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Evidence tampering charge in probe of Ohio family massacre

WAVERLY, Ohio -- Authorities have charged the brother of one of the eight relatives slain in an unsolved Ohio massacre with tampering with evidence and vandalism, accusing him of destroying a GPS device.

The Ohio attorney general's office on Tuesday announced the charges against 40-year-old James Manley, of Peebles, in southern Ohio.

Authorities say Manley destroyed the device being used in the investigation of the slayings. Manley is the brother of victim Dana Rhoden.

Manhunt and search for motive in Ohio family's murder

Manley's phone is disconnected, and online court records don't list an attorney. Manley's father, Leonard Manley, told the Cincinnati Enquirer his son would turn himself in.

No arrests have been made in the April 2016 slayings of eight members of the Rhoden family – seven adults and one teen boy. They were found shot at four homes near Piketon, about 70 miles south of Columbus. Three children were found unharmed.

Authorities have executed several dozen search warrants in the lengthy investigation. One of the most recent was issued in April and allowed investigators to put a tracking device on a truck driven by James Manley, according to the Cincinnati Enquirer, which obtained a copy of the warrant.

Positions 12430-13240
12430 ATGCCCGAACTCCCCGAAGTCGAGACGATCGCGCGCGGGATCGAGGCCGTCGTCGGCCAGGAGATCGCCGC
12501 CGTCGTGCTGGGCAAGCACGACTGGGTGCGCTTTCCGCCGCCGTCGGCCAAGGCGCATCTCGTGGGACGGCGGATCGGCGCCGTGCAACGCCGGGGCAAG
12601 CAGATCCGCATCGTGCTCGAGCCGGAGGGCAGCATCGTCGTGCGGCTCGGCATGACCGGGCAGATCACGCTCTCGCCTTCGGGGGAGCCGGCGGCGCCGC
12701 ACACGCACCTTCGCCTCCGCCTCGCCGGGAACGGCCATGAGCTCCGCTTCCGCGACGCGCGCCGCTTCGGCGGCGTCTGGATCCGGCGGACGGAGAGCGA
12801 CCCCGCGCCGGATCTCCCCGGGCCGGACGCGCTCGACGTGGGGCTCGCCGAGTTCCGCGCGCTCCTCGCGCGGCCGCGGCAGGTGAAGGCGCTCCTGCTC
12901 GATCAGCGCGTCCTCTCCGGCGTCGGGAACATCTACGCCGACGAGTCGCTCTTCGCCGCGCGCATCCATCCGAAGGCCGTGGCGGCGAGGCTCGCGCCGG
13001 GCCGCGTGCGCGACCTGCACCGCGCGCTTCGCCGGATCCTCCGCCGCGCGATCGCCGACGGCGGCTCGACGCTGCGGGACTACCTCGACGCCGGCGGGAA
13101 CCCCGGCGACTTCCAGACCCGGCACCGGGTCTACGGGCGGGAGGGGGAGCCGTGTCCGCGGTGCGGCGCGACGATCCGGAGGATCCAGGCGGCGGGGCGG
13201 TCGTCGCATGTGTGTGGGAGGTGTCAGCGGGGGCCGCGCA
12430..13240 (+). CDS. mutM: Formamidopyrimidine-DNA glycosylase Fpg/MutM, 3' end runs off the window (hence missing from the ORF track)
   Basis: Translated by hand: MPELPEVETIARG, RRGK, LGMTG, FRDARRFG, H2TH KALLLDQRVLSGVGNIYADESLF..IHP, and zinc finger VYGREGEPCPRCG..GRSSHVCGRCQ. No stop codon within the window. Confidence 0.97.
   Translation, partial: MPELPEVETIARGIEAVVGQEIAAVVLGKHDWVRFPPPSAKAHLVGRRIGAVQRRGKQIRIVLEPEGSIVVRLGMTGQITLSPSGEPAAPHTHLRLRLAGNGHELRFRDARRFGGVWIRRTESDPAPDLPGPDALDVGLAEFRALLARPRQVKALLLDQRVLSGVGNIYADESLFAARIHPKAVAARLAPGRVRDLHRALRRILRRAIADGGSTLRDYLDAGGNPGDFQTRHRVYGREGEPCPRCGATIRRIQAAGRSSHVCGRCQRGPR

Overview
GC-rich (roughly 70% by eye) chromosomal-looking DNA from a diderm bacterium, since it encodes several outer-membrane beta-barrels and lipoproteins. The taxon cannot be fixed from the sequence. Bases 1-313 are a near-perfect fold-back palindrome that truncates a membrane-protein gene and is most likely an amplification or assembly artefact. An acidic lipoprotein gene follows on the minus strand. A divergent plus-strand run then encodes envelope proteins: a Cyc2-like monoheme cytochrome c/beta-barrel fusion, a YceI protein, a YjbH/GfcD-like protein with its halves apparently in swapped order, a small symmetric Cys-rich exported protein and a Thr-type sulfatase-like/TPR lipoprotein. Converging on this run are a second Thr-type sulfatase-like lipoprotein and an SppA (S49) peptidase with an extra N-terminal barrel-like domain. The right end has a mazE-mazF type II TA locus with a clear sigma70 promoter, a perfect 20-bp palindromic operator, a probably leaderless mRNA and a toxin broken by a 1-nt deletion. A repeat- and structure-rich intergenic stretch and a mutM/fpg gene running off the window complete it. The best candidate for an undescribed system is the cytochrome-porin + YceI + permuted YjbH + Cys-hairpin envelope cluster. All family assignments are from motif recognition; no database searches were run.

The warrant indicated that investigators believe the truck was used in connection with an aggravated murder or by a person intending such a crime, but it doesn't specify a connection to the Rhoden homicide investigation, and it doesn't name the man as a suspect, the newspaper reported.

Leonard Manley told the paper his son was at his logging job Tuesday when Ohio Bureau of Criminal Investigation agents showed up at his home to take the GPS device they had earlier installed off his son's truck. But, Manley said, he told them that his son discovered the device about a week earlier and took it off the underside of his truck, the paper reports.

Authorities searched multiple sites in connection with the investigation late last week, taking a trailer linked to the family of one victim's ex-boyfriend. Bernie Brown, who owns property in Peebles where the trailer had been stored, said its owners needed a place to keep household items after recently selling their Adams County farm.

Whatever significance the trailer might have hasn't been publicly disclosed. The Pike County sheriff and the Ohio attorney general's office won't discuss details of any searches or other parts of the investigation.

No arrests have been made, and family members have pleaded for anyone with information that might help solve the case to come forward.

Leonard Manley, whose adult daughter and grandchildren were slain, said he wants justice, but it seems to him that investigators are "grasping at straws."

"It's like a wound and then you pick at it," he told the Enquirer, "and they are starting to pick pretty hard."

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